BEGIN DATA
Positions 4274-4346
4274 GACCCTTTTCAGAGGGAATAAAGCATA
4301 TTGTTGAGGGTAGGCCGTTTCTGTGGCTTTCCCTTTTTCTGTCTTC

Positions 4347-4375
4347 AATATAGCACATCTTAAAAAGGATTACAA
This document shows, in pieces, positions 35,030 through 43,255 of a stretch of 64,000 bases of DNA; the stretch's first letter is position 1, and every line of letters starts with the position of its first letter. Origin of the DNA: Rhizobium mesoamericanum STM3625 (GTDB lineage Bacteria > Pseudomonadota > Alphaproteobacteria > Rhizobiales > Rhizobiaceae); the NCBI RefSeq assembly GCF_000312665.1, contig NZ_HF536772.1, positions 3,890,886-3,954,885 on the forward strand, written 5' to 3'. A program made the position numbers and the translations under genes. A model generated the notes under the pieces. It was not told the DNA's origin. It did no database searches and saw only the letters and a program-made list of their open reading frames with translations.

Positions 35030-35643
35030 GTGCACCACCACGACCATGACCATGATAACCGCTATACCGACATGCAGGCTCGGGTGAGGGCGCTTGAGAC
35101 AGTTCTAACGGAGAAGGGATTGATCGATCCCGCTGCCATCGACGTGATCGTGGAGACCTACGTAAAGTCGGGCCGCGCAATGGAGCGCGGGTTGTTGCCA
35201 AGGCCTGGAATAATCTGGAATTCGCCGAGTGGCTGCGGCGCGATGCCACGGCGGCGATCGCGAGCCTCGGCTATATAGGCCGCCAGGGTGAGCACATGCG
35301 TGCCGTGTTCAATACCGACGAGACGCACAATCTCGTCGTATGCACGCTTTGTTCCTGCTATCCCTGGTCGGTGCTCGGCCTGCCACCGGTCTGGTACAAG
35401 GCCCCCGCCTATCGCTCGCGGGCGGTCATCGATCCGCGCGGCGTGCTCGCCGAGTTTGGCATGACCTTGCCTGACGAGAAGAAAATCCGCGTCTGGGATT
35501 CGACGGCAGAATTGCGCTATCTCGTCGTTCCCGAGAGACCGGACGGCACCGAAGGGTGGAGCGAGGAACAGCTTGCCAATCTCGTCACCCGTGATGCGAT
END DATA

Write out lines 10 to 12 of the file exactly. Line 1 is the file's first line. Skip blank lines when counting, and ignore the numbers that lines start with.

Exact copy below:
35201 AGGCCTGGAATAATCTGGAATTCGCCGAGTGGCTGCGGCGCGATGCCACGGCGGCGATCGCGAGCCTCGGCTATATAGGCCGCCAGGGTGAGCACATGCG
35301 TGCCGTGTTCAATACCGACGAGACGCACAATCTCGTCGTATGCACGCTTTGTTCCTGCTATCCCTGGTCGGTGCTCGGCCTGCCACCGGTCTGGTACAAG
35401 GCCCCCGCCTATCGCTCGCGGGCGGTCATCGATCCGCGCGGCGTGCTCGCCGAGTTTGGCATGACCTTGCCTGACGAGAAGAAAATCCGCGTCTGGGATT